Gas bubbles are very uncomfortable and often lead to crying and crankiness when your baby burps. Painful burps and gas are not uncommon in babies. In fact, the BabiesToday website notes that more than half of babies experience gas within the first months of life. Although painful gas is not typically dangerous, it interrupts daily activities and affects your baby's behavior. Check with your pediatrician for the best methods of soothing your baby.
A baby's crying spells while burping range anywhere from mild to extreme. Besides crying, your baby may also experience crankiness, irritability, coughing and wheezing when trying to burp. Additional symptoms often include curling up, pulling his legs toward his abdomen and spitting up fluid or milk when burping. If symptoms are severe, your baby will sometimes refuse to eat. Symptoms often worsen after a feeding and when you baby lies on his back.
Air sometimes becomes trapped when your baby attempts to burp, causing discomfort and crying. Gas often develops as the bacteria in the large intestine digest food and sugars. Fussiness and crying cause your baby to swallow air, resulting in painful burps. If breastfeeding, gas-producing foods, such as broccoli, cabbage and onions, can contribute to gas and discomfort. Feeding your baby fruit juices also triggers bloating and painful gas. In addition, conditions such as acid reflux, where the acid and stomach contents travel back up into your baby's throat, result in painful burps.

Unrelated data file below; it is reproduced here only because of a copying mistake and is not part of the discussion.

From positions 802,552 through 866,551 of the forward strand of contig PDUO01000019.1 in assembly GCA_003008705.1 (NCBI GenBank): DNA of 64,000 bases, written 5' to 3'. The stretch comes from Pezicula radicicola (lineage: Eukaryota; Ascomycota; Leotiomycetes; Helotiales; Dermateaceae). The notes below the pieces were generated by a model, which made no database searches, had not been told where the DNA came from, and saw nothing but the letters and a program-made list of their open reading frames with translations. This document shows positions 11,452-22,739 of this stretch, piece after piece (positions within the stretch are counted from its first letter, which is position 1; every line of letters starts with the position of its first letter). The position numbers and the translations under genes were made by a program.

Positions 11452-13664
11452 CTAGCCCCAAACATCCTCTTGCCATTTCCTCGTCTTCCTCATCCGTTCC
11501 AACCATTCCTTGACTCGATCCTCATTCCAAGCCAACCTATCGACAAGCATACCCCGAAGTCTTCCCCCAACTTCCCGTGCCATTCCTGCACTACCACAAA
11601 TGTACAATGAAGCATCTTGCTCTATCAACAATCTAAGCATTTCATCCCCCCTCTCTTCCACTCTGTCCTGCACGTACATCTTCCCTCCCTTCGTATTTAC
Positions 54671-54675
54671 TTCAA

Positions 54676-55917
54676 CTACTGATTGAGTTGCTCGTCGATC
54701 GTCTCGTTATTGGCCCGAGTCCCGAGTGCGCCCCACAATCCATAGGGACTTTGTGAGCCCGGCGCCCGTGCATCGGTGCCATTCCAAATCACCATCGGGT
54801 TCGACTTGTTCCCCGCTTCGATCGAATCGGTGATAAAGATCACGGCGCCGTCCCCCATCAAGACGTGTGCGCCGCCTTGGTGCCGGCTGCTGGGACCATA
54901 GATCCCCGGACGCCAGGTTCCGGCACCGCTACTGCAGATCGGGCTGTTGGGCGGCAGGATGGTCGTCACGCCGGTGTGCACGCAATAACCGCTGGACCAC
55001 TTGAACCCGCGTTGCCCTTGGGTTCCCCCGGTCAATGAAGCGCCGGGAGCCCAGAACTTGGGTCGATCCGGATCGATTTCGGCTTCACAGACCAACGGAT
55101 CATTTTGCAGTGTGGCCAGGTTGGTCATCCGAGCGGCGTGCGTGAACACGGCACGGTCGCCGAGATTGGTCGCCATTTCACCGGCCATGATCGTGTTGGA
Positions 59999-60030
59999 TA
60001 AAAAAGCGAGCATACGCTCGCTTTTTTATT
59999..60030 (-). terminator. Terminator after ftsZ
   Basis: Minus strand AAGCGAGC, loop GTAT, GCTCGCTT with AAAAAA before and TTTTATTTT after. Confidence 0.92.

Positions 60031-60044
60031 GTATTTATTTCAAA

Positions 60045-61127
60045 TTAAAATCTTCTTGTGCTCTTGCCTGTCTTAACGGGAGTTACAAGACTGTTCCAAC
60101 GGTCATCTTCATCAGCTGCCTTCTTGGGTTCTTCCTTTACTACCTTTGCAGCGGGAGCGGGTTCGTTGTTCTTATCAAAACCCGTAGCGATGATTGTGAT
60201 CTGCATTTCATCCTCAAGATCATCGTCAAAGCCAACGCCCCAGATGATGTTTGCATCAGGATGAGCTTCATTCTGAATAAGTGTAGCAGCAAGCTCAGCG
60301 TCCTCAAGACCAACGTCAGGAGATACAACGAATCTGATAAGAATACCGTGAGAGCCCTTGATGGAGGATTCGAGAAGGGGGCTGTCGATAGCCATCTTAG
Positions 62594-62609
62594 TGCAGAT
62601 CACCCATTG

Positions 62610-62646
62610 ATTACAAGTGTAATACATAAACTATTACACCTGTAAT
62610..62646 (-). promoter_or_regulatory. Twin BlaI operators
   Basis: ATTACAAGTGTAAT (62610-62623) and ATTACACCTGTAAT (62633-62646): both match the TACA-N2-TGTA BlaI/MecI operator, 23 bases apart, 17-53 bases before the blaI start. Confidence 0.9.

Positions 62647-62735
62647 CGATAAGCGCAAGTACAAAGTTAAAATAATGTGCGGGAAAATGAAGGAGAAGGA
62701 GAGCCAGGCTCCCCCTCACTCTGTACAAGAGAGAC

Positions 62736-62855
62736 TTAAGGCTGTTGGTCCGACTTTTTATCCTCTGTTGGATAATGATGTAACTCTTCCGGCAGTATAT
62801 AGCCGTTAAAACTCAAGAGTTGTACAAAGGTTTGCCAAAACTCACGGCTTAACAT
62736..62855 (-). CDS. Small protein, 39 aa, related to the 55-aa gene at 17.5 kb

Burp your baby often, especially while feeding, to release any trapped air bubbles. To soothe painful gas, hold your baby face down over your forearm with his chin resting in your hand and his legs around your elbow. Pat his back to expel gas easier. Alternatively, position your baby on your knees belly-side down. Gently bounce your knees to jostle his tummy around. If you suspect a condition such as acid reflux, keep your baby upright after he eats and thicken his milk with rice cereal if your doctor approves.
Prevent painful burps from reoccurring by feeding your baby smaller meals more frequently. If you are bottle-feeding, check that the nipple isn't too big, which causes your baby to swallow too quickly. Alternatively, a nipple that is too small contributes to the gulping of air during feedings. Try not to jostle or play with your baby immediately after a feeding to give her stomach time to properly digest food. Do not give your baby cow's milk until your doctor approves — this can also trigger painful burping and gas.